People who aspire to be filmmakers often look to those who have made it for inspiration. These industry professionals come from all cultural and educational backgrounds. One in particular came from Pierce.
Larry Jordan, a film and television editor and Pierce alumnus, shared his career experience and gave advice for the Media Arts Speaker Series at The Great Hall Wednesday.
Jordan came down from the stage and onto the same level as the audience. Instead of lecturing, he sat and began an intimate conversation about his career.
“I want to make things that move people,” Jordan said. “I want to make people think and educate them about the world and the things that I thought were important.”
Jordan encouraged students to gather a team of peers and make their own movies and reminded people that anyone with a smartphone can make a movie.
“Hopefully there’ll be more good people telling human stories that we can all relate to and hopefully that will help us evolve into better people,” Jordan said.
Jordan has worked on 50 films and television shows during his nearly 40-year career with credits, including Back to the Future, CSI: Miami and Terms of Endearment.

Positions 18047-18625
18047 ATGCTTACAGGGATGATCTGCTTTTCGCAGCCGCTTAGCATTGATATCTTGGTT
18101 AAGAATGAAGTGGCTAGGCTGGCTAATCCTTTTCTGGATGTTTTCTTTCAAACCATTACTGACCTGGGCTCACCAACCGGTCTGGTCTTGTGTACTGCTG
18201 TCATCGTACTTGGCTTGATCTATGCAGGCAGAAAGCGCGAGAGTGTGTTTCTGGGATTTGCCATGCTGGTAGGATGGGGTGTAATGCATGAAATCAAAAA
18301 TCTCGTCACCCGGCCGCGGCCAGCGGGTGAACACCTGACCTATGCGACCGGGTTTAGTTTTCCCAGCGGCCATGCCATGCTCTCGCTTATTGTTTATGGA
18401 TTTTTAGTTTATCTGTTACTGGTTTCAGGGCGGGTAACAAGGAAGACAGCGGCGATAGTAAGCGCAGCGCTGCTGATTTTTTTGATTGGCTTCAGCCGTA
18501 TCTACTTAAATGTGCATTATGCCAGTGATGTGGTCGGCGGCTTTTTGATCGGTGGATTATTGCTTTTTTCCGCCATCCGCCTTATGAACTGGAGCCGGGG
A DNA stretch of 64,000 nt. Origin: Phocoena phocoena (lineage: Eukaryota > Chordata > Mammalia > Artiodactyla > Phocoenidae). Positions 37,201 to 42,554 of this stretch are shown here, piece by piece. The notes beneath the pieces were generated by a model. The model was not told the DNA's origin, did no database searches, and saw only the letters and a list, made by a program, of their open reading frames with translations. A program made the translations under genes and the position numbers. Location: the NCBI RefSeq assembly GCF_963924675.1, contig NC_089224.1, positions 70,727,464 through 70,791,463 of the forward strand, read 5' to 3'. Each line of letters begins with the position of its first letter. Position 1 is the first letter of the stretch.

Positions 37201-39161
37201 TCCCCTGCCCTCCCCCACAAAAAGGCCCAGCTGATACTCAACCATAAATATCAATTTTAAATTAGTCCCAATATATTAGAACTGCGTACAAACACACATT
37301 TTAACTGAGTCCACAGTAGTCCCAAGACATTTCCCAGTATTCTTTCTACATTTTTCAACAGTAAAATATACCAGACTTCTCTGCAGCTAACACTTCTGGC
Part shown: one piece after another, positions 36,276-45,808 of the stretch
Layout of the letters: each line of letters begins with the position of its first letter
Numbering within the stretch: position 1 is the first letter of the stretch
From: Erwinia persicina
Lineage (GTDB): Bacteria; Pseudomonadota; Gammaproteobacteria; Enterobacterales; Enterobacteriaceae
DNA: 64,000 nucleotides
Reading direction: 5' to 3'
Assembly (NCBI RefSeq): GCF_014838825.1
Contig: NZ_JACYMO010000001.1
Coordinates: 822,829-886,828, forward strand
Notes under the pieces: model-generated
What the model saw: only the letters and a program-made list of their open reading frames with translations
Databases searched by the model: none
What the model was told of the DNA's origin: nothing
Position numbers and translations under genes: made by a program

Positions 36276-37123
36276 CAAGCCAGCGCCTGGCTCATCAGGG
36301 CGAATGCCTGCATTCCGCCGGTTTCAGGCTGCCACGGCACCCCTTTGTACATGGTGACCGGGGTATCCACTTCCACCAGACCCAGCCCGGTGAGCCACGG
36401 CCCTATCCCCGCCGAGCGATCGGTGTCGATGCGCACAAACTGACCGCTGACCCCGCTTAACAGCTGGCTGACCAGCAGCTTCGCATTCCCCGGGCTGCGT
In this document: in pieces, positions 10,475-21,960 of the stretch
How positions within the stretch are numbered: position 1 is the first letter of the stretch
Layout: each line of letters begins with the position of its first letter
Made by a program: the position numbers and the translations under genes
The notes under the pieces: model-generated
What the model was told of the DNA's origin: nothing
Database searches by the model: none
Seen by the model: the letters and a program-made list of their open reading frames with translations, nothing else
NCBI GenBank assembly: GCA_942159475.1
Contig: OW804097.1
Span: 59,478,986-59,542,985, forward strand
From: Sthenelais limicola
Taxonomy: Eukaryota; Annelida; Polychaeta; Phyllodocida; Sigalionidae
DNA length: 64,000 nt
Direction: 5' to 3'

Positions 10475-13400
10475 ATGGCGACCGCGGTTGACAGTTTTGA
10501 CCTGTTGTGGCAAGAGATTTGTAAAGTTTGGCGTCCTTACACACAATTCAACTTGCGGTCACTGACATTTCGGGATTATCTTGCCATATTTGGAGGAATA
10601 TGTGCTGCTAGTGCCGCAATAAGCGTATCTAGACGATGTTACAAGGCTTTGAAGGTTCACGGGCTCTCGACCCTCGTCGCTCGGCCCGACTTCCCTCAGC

Because of technical difficulties, Jordan was unable to show examples of his work. Instead, he answered audience questions, sharing stories about his family upbringing and journey getting into show business.
“I had a palm reader once told me: ‘Take one thing and stick with it,’” Jordan said. “I just wanted to be a picture editor. I was young and idealistic and I stuck to my focus.”
Jordan said he never attended film school because he did not have the patience for it. He worked odd jobs and learned skills as needed with every project. Jordan’s first job was driving a truck for a camera rental company.
“I had ants in my pants and I just wanted to work in the movie business,” Jordan said. “Every film is like getting a new education.”
Jordan said the transition from analog to digital editing transformed the industry. Jordan said new technology made filmmaking more accessible to people outside of the “old boys’ network” that the film industry used to be.
“Digital technology gives more people the opportunity to have their voice heard whenever they want,” Jordan said.
Atena Naghi, a student in the cinema program, said Jordan’s lecture gave her guidance for her future career path as she works on getting her first editing job.
“For six years, I’ve been studying to be an editor,” Naghi said. “I loved his speech because I see that this opportunity is for me, too. I can get a job, too.”
Film major Johnny Nguyen recommended attending the Speaker Series events because of the many benefits he got from attending.
“The extra credit, free pizza and coming to hear [Jordan’s] perspective and expertise is a triple whammy of good things,” Nguyen said.
Jordan now teaches an online course called Master the Workflow that teaches students about how to be an assistant editor.